Colloidal (Kol-oid-al) chemistry is not new,
but it is not widely known about or understood by the general public. Simply
said, a colloid refers to a substance that exists as ultra-fine particles
that are suspended in a medium of different matter. The colloidal state is
the state of a solute (mineral or other substance such as a paint pigment)
in a solution when its molecules do not separate into atoms as with a true
solution (sodium chloride or salt separates into separate sodium and chloride
atoms while in solution), but rather they remain grouped together to form
The presence of these inorganic colloidal particles,
which are approximately one hundred-thousandth to one ten-millionth of a centimeter
in diameter (about 400 thousandths to four millionths of an inch), can often
be detected by means of an electron microscope. As a result of the grouping
of the molecules, a solute in the colloidal state cannot pass through a suitable
semi permeable membrane and gives rise to negligible osmotic pressure (they
will pass through filter paper), depression of freezing point and elevation
of boiling point effects.
These ultra-fine particles of the colloid are
just barely larger than most molecules and so small they can't be seen with
the naked eye - about one billion of these colloid particles would fit into
a cubic 0.01 of an inch.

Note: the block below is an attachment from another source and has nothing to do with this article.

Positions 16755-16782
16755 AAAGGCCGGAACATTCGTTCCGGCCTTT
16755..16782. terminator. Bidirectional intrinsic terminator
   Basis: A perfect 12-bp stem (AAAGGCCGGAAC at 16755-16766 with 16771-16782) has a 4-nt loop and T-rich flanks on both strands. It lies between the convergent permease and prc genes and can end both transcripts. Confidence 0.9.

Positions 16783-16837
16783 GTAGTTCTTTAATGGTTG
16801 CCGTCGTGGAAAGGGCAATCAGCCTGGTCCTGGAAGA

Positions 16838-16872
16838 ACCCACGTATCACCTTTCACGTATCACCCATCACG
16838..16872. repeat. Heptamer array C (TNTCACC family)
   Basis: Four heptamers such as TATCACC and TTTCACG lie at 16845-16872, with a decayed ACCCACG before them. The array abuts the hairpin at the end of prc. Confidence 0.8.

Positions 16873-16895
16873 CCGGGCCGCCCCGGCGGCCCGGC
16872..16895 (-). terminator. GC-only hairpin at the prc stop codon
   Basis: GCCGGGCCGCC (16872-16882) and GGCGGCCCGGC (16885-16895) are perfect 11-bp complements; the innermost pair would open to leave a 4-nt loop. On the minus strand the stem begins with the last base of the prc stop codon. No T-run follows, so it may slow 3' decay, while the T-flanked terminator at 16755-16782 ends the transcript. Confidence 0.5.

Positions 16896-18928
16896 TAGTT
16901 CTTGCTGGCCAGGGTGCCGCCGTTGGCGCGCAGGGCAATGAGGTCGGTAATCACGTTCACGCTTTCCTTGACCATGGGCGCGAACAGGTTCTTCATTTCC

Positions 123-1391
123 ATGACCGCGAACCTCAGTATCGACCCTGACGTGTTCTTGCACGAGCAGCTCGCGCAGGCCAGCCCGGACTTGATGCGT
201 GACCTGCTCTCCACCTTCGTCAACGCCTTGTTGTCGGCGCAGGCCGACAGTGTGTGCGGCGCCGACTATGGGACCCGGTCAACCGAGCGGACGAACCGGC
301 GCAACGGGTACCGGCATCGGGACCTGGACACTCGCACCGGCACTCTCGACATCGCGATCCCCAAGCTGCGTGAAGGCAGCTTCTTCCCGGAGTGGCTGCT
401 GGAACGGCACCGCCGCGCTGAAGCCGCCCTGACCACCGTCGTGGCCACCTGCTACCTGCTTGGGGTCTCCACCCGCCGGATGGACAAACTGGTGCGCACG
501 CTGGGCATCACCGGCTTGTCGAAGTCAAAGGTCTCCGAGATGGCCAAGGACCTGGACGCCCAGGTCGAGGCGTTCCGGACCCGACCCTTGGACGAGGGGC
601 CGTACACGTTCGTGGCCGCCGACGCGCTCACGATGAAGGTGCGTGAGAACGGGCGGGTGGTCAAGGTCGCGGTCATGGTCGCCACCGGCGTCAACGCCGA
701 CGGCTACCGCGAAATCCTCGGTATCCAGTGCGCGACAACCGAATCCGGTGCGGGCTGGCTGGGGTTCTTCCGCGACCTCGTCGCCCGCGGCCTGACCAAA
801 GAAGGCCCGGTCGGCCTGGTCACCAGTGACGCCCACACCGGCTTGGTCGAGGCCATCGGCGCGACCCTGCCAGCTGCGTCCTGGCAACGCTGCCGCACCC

The "solution" part of a colloid provides a solid,
gas or liquid medium in which the colloid particles are suspended. The suspended
particles in a colloid can also be a solid, a gas or a liquid
Solutions were classified by H Freundlich (1925) into three categories:
- True solutions
- Colloidal solutions
- Emulsions and suspensions.
The four part method of classifying solutions is as follows:
- Identify particle size.
Determine presence of Brownian movement (random
movement of particles suspended in liquids or gasses resulting from the
impact of molecules of the fluid surrounding the particles).
- Ability to pass through filter paper.
- Level of solubility
In 1975, S. S. Voyutsky (a Russian) wrote the
classic text on colloidal chemistry. Voyutsky referred to solutions as "molecular
dispersion systems" and "heterogeneous highly dispersed colloidal systems."
The exact point between the molecular and colloidal
degrees of dispersion cannot be established because the transition from molecularly
dispersed systems to coarsely dispersed systems is a continuous range.
A colloidal system must have three basic characteristics:
- It must be heterogeneous (consists of dissimilar ingredients or constituents).
The system must be multi-phasic (i.e. solid/liquid,
- The particles must be insoluble (do not dissolve in the solution).
Each one of these classifications interunique
qualities. The interesting thing about colloids is that they remain heterogeneous,
multi-phasic and insoluble at different concentrations as long as a larger
number if not all of the particles are within the range of sizes of colloids
( In to 100n).
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molecular groups or particles of the colloid solute carry a resultant electrical